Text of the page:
Born three years apart, my sister and I share the same birthday. Today is that day. As is the case 9 times out of 10, it is raining, damp, and icky. The timing must have been great for my parents since they could then take advantage of 2-for-1 sales and just buy two of the same thing for birthday gifts – easy! As it happens, every seven years or so ( barring leapyear interruptus), our birthday also lands on Mother’s Day.
The path to hell is paved with good intentions, as they say. And I vividly recall the first Mother’s Day after my nephew was born – which also coincidentally landed on our birthday. Einstein here had the brilliant (and supremely naive/stupid) idea that my mum and I should fly to Toronto and celebrate this momentous event of motherhood and sisterhood together. My mum and sister could celebrate Mother’s Day together and my sister and I could celebrate our birthday.
In a normal, emotionally and psychologically functional family, this would have been a touching, beautiful day. The reality of my family history is that it is rife with resentment, anger, denial and levels of toxicity that rival thallium or sodium chloride. So what could have been a delightful visit turned into an episode of Jerry Springer with yelling, cold shoulders, and tip-toeing on eggshells. And given that my father had long since died, I had no one to cling to, no one to turn to for civility and calm, no one to help me mediate this verbal, suburban UFC match. I remember sitting on the front steps of my sister’s house, chain-smoking, wondering how I ended up being genetically related to those two women, and why the only other family member I could relate to was dead. I often quip that my father died because it was the only way to get far enough away from this mess. That Mother’s/Birth Day was 18 years ago and it was the last time we ever spent celebrating anything all together – I decided it was probably best to just keep the two of them apart and not make any more suggestions.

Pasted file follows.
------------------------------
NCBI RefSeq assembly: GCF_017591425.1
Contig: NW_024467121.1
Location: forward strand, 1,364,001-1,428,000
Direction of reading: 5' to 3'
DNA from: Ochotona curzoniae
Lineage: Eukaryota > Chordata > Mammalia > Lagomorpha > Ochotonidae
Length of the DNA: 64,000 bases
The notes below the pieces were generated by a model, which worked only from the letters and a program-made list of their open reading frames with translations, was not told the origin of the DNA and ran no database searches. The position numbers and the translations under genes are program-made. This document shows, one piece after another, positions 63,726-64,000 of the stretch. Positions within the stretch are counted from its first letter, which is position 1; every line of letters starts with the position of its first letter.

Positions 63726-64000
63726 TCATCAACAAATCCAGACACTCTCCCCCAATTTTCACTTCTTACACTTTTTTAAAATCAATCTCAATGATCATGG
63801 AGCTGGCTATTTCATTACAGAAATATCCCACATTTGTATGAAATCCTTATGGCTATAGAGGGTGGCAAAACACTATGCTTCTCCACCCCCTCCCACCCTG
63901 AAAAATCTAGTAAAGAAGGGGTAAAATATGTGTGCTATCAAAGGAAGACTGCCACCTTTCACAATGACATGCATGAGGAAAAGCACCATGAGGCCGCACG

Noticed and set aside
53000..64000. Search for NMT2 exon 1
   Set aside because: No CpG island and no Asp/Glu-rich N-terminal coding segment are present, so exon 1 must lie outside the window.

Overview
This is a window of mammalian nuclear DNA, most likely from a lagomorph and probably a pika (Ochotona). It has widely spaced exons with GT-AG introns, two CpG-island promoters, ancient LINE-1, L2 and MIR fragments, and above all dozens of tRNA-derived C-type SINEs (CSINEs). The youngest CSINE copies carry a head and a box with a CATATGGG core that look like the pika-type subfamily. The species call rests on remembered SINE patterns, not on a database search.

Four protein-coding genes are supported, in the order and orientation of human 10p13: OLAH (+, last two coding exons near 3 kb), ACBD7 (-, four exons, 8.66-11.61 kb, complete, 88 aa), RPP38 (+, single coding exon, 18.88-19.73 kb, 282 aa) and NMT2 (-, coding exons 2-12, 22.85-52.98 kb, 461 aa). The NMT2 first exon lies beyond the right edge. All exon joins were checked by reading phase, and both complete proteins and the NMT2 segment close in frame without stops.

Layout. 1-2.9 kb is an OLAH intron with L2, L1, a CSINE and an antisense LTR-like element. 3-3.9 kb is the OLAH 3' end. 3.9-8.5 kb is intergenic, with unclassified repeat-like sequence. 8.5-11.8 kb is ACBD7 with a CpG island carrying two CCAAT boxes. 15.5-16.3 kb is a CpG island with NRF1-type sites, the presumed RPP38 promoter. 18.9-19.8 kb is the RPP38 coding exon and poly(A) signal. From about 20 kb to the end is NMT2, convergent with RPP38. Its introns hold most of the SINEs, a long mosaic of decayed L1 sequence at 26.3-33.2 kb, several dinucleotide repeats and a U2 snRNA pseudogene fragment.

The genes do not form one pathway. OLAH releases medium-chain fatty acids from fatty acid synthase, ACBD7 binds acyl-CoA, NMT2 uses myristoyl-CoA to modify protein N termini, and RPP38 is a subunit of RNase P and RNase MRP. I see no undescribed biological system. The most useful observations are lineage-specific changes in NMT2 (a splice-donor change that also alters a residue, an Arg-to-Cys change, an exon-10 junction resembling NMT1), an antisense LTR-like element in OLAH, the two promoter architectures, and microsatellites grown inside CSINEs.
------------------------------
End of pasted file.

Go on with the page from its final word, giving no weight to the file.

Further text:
This year (yesterday) was the first Mother’s Day without my mum. Despite the toxic relationship that we had, I was sad. Over the last two years of her life, Alzheimer’s took away her machiavellian tendencies, the narcissistic nature of her personality. People would often say how terrible it was that she had such a destructive disease, and they would look shocked when I told them that, for me, Alzheimer’s was a gift. They didn’t understand. It gave me the opportunity to experience my mum in a gentler, kinder way. I would joke with her, tease her. I learned that I wasn’t named after two random nurses at the hospital where I was born*, but rather, after my grandfather’s favourite sister, who died young of reasons that were never discussed. (*: clearly, this woman wanted to make sure that I felt insignificant, random, unloved – who tells their kid they chose the names of two strangers?) It gave me the chance to see what she must have been like as a child, before life and people hardened her. It gave me the chance to understand her and to make up for the years when I wished she wasn’t my mother. It wasn’t that she was ‘always’ a horrible person, she could sometimes be quite kind. But when she was mean and/or drunk (which was about 3-4 days a week for about 15 years), she was bad – and her kindness sometimes came at an emotional or psychological price.
I’m convinced that living in close proximity to her fucked up, unethical, codependent, alcoholic family did not help. Because, growing up in South America, all my memories of her are good ones; it wasn’t until my parents moved back to Canada – and close to her family- that all hell broke loose. The truth was, she should never have had children. I think she would have been happier like that; I know that I would have been. (For the smart-asses who are thinking, “that doesn’t make sense – if you had never been born you wouldn’t have been able to be happy OR sad, you wouldn’t have ‘been’ at all..,” I say: have it your way.)